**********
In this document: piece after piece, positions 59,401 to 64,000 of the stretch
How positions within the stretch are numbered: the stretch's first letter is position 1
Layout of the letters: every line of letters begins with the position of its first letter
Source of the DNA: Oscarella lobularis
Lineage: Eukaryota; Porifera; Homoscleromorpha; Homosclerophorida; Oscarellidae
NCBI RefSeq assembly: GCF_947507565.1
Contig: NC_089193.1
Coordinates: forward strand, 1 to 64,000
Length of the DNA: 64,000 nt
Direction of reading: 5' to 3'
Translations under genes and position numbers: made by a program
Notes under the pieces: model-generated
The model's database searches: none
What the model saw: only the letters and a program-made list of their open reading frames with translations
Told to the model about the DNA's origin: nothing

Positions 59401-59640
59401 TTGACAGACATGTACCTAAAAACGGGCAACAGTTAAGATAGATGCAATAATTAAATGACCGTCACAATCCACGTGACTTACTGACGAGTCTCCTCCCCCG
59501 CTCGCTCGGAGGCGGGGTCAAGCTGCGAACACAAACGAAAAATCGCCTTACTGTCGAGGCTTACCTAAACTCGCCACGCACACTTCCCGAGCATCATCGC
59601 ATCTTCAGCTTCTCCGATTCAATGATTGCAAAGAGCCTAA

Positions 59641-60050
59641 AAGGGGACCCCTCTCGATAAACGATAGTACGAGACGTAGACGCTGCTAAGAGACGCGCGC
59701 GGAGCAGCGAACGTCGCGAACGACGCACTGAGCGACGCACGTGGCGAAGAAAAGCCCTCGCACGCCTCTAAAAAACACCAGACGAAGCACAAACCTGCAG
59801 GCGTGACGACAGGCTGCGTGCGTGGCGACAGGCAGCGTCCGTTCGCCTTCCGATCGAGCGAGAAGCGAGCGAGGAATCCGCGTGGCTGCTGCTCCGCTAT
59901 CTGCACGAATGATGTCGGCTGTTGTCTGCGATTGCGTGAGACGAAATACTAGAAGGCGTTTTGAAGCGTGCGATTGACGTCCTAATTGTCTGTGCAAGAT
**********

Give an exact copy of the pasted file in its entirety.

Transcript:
In this document: piece after piece, positions 59,401 to 64,000 of the stretch
How positions within the stretch are numbered: the stretch's first letter is position 1
Layout of the letters: every line of letters begins with the position of its first letter
Source of the DNA: Oscarella lobularis
Lineage: Eukaryota; Porifera; Homoscleromorpha; Homosclerophorida; Oscarellidae
NCBI RefSeq assembly: GCF_947507565.1
Contig: NC_089193.1
Coordinates: forward strand, 1 to 64,000
Length of the DNA: 64,000 nt
Direction of reading: 5' to 3'
Translations under genes and position numbers: made by a program
Notes under the pieces: model-generated
The model's database searches: none
What the model saw: only the letters and a program-made list of their open reading frames with translations
Told to the model about the DNA's origin: nothing

Positions 59401-59640
59401 TTGACAGACATGTACCTAAAAACGGGCAACAGTTAAGATAGATGCAATAATTAAATGACCGTCACAATCCACGTGACTTACTGACGAGTCTCCTCCCCCG
59501 CTCGCTCGGAGGCGGGGTCAAGCTGCGAACACAAACGAAAAATCGCCTTACTGTCGAGGCTTACCTAAACTCGCCACGCACACTTCCCGAGCATCATCGC
59601 ATCTTCAGCTTCTCCGATTCAATGATTGCAAAGAGCCTAA

Positions 59641-60050
59641 AAGGGGACCCCTCTCGATAAACGATAGTACGAGACGTAGACGCTGCTAAGAGACGCGCGC
59701 GGAGCAGCGAACGTCGCGAACGACGCACTGAGCGACGCACGTGGCGAAGAAAAGCCCTCGCACGCCTCTAAAAAACACCAGACGAAGCACAAACCTGCAG
59801 GCGTGACGACAGGCTGCGTGCGTGGCGACAGGCAGCGTCCGTTCGCCTTCCGATCGAGCGAGAAGCGAGCGAGGAATCCGCGTGGCTGCTGCTCCGCTAT
59901 CTGCACGAATGATGTCGGCTGTTGTCTGCGATTGCGTGAGACGAAATACTAGAAGGCGTTTTGAAGCGTGCGATTGACGTCCTAATTGTCTGTGCAAGAT